Friday, March 24, 2006
By DEAN BAKER, Columbian staff writer
A Woodland dairy will be fined $8,000 for furnishing contaminated unpasteurized milk that sickened at least 18 people in the Vancouver-Portland area in December, the Washington State Agriculture Department announced Thursday.
Those who got sick from exposure to E.coli bacteria included 15 children. Five of them were hospitalized and two were placed on life support due to life-threatening infection. All are recovering.
The department’s notice said officials intend to assess a civil penalty against Dee Creek Farm, leaving the farm the opportunity to request a hearing before an administrative law judge to contest the department’s findings and the penalty.
The department announced its investigators joined those from Clark and Cowlitz county health departments to conclusively link the E. coli O157:H7 outbreak to milk from the farm, which was operated as an unlicensed cow-share dairy, with 45 parties owning shares in five Jersey milk cows.
The dairy owners, Anita and Michael Puckett and Summer Steenbarger, couldn’t be reached for comment Thursday. State agriculture department spokesman Jason Kelly said the farm remains under a cease-and-desist order from the Cowlitz County Health Department prohibiting it from distributing milk products.
Kelly said the Pucketts have expressed interest in becoming a licensed dairy operator and dairy processor but have submitted no application to the state.
In Seattle, attorney Drew Falkenstein said his firm continues to gather evidence and plans to file suit against Dee Creek Dairy on behalf of two families whose members got ill from the milk. Falkenstein’s firm, Marler Clark, specializes in food liability lawsuits. It won more than $20 million in settlements following a 1993 E. coli outbreak at Jack in the Box restaurants and a $12 million settlement in 1998 in the Odwalla apple juice outbreak.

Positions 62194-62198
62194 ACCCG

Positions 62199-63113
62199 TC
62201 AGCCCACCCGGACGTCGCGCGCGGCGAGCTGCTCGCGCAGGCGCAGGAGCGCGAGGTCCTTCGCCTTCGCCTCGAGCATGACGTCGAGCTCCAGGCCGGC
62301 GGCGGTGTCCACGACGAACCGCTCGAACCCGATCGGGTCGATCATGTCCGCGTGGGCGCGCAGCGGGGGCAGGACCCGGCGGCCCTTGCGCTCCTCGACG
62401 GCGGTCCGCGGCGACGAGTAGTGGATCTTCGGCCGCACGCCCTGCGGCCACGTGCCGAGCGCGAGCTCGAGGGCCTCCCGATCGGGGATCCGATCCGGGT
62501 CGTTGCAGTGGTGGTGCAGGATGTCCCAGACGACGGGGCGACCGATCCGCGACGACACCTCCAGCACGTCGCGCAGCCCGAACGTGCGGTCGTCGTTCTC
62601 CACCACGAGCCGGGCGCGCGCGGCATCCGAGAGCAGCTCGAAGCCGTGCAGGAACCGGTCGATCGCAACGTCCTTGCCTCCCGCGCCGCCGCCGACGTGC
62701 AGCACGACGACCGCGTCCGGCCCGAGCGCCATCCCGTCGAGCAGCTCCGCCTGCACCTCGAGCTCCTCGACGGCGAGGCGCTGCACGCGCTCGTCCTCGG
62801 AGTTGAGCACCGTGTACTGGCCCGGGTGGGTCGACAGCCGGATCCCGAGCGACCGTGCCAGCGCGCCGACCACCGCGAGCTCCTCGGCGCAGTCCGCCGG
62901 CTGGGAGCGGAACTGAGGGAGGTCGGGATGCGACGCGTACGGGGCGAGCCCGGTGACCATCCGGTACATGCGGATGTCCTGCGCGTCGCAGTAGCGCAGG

The state investigation found many potential sources of contamination at Dee Creek, including mud and manure a foot deep on the barn’s dirt floor, the presence of chickens in the barn during milking, and a lack of basic sanitation practices.
The farm was found to be distributing raw milk without the required dairy-milk-producer or milk-processing licenses. None of the farm’s cows had been given required tests for tuberculosis or brucellosis, the department said in a news release.
Also, Dee Creek Farm had purchased a cow in Oregon and transported the animal into Washington without the proper animal inspection certificates, the department said. For each of eight violations, the department plans to issue the maximum $1,000 penalty.
“These E. coli illnesses were the result of disregard for the law and poor sanitation practices,” said Claudia Coles, the agriculture department’s food safety program manager. “The dairy and food safety laws were established to protect people from dangerous or even deadly food-borne illnesses. The department will continue to enforce these laws in an effort to protect the public’s health.”
On Aug. 11, 2005, the department sent Dee Creek Farm a warning letter and license application after the Portland Tribune newspaper reported that the dairy was distributing raw milk. The agency informed the dairy that unlicensed sale of raw milk is illegal, including milk distributed through a cow-share arrangement.
Dee Creek Farm responded by denying that they were selling milk due to the cow-share deals but expressed interest in becoming licensed. The farm has never submitted a license application, however, the department said. A milk–producer license is free and the milk-processing license fee is $55.
Dean Baker writes about agriculture. Reach him at 360-759-8009 or email@example.com.
Previously: Eighteen Vancouver-Portland residents, including 15 children, became ill after drinking milk from Dee Creek Farm near Woodland in December. Three of the children were placed under intensive care, two of them on life support. All are recovering.
What’s new: The Washington State Department of Agriculture announced Thursday it plans to fine the dairy owners $8,000.
What’s next: The dairy owners have expressed an interest in becoming a licensed dairy operator and processor but have submitted no application. The dairy remains under a cease-and-desist order issued by the Cowlitz County Health Department, banned from distributing milk products.